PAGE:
New Metal Niobate and Silicotitanate Ion Exchangers: Development and Characterization

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This project is a continuing EMSP project entitled ''New Silicotitanate Waste Forms: Development and Characterization.'' In our original study, the phase selection and chemical durability of silicotitanates (including commercially available IE-911) as a function of temperature (500 to 1000 C) was fully characterized by a combination of techniques including XRD, TEM, SEM, NMR, Raman spectroscopy, XAFS, XANES, and by thermodynamic studies. In addition, work on this program led to new discoveries not anticipated in the originally proposed research. Of particular importance was the discovery of a new ion exchange material that is selective for divalent cations under extreme conditions (e.g., ... continued below

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Su, Yali; Nenoff, Tina M. & Navrotsky, Alexandra June 1, 2001.

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Description

This project is a continuing EMSP project entitled ''New Silicotitanate Waste Forms: Development and Characterization.'' In our original study, the phase selection and chemical durability of silicotitanates (including commercially available IE-911) as a function of temperature (500 to 1000 C) was fully characterized by a combination of techniques including XRD, TEM, SEM, NMR, Raman spectroscopy, XAFS, XANES, and by thermodynamic studies. In addition, work on this program led to new discoveries not anticipated in the originally proposed research. Of particular importance was the discovery of a new ion exchange material that is selective for divalent cations under extreme conditions (e.g., acid solutions, competing cations), thus providing an alternative for removing Sr from mixed wastes. This material is converted easily by high-temperature, in situ heat treatment into a perovskite phase, which is also a major component of Synroc, a titanate ceramic waste form used for sequestration of high-level waste (HLW) from reprocessed, spent nuclear fuel. This renewal project is based on the current needs in separation of cesium and strontium and the results obtained from our previous EMSP work. The purpose of this project is to deliver pertinent information that can be used to make rational decisions on selection of separation processes for cesium, strontium, and actinides. The objectives of this project are: (1) to establish the structure/property relationship between inorganic ion exchanger materials and their ability to selectively separate divalent cations under extreme operating conditions-This includes optimizing stoichiometry, synthesis, and pretreatment conditions for metal niobate and silicotitanate ion exchangers for maximum strontium and actinide-surrogate selectivity. (2) to fully characterize the phase relationships, structures, and thermodynamic and kinetic stabilities of these new phases and their related condensed phases (as potential ceramic waste forms) (3) to understand the chemical and thermodynamic stabilities of silicotitanate ion exchangers based on an in-depth comprehension of local bonding configurations and thermochemistry (4) to apply fundamental understanding to tailoring an ion exchanger that is ideally suited for a DOE needs and therefore has the potential for short-term deployment in the DOE complex.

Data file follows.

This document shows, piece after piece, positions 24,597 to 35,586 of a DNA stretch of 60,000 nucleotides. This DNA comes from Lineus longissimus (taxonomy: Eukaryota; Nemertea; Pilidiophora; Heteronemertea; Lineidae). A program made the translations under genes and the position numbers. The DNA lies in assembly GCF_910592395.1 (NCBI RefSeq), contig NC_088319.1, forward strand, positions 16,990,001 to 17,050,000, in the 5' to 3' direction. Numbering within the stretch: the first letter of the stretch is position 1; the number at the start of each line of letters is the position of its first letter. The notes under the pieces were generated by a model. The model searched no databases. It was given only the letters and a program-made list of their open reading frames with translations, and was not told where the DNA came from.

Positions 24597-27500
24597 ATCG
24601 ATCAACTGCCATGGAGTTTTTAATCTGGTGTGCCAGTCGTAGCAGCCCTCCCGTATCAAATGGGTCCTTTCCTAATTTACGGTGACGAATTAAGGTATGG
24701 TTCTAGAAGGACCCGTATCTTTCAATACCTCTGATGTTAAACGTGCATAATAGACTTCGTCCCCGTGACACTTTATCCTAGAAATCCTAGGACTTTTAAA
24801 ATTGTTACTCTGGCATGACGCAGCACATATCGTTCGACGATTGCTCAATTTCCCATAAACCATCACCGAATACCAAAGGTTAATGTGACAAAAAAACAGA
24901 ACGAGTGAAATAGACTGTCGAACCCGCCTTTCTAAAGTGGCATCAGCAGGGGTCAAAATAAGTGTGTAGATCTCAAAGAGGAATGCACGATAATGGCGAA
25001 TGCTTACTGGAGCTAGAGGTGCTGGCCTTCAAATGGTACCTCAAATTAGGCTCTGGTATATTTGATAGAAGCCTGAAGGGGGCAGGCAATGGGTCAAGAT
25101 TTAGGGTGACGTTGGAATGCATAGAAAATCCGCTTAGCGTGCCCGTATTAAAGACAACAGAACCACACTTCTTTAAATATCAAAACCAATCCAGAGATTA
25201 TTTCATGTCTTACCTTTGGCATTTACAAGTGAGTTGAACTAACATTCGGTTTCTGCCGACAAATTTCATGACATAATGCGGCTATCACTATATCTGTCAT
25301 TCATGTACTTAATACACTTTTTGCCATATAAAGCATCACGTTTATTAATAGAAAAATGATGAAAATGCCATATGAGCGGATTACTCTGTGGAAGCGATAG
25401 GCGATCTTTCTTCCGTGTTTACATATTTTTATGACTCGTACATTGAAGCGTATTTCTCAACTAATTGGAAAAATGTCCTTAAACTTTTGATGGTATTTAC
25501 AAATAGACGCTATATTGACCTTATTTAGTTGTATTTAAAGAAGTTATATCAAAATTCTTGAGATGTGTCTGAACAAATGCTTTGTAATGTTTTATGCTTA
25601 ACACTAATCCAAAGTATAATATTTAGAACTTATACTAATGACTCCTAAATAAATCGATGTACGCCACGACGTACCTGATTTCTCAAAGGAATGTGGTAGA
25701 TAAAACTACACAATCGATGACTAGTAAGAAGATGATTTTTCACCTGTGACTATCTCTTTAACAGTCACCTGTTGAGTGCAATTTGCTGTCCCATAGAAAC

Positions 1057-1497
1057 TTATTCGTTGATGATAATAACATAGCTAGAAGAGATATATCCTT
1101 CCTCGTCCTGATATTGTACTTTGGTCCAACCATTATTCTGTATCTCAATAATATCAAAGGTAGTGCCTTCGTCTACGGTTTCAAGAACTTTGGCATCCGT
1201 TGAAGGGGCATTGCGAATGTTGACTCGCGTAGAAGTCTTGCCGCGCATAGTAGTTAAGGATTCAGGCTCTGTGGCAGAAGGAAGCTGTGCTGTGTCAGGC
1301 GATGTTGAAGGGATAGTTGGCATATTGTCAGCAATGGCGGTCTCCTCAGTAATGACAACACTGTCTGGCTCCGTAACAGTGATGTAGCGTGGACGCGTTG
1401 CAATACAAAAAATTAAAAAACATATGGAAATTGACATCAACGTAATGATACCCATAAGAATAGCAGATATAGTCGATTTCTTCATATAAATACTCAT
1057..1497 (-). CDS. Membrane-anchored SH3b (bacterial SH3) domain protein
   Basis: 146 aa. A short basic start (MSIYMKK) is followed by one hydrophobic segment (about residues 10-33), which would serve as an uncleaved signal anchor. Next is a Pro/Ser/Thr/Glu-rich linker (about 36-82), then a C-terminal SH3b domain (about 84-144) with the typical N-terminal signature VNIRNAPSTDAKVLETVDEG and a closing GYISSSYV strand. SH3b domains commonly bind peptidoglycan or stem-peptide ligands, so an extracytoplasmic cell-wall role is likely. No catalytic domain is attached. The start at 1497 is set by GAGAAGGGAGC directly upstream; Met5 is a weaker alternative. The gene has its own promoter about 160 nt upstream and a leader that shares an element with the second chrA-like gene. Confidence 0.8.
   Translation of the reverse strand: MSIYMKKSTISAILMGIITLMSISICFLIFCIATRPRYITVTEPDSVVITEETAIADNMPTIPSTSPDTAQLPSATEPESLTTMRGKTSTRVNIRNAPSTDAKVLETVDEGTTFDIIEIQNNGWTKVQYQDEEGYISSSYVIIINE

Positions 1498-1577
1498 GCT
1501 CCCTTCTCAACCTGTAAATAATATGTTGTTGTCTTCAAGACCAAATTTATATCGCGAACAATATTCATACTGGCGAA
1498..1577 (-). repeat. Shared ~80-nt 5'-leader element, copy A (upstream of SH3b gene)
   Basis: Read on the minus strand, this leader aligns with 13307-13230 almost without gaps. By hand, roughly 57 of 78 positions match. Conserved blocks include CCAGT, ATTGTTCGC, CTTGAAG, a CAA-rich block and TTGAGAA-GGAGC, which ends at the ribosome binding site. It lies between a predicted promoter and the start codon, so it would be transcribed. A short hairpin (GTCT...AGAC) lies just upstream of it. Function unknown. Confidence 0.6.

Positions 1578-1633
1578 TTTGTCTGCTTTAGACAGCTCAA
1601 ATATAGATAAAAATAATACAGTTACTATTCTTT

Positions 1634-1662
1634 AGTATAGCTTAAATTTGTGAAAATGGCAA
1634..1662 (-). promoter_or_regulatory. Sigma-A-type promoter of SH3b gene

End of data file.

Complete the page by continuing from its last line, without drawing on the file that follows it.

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  • Other Information: PBD: 1 Jun 2001

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  • Report No.: EMSP-73748--2001
  • Grant Number: FG07-97ER45674
  • DOI: 10.2172/833731 | External Link
  • Office of Scientific & Technical Information Report Number: 833731
  • Archival Resource Key: ark:/67531/metadc788966

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  • June 1, 2001

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  • Dec. 3, 2015, 9:30 a.m.

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  • April 21, 2016, 7:40 p.m.

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Su, Yali; Nenoff, Tina M. & Navrotsky, Alexandra. New Metal Niobate and Silicotitanate Ion Exchangers: Development and Characterization, report, June 1, 2001; United States. (digital.library.unt.edu/ark:/67531/metadc788966/: accessed September 22, 2017), University of North Texas Libraries, Digital Library, digital.library.unt.edu; crediting UNT Libraries Government Documents Department.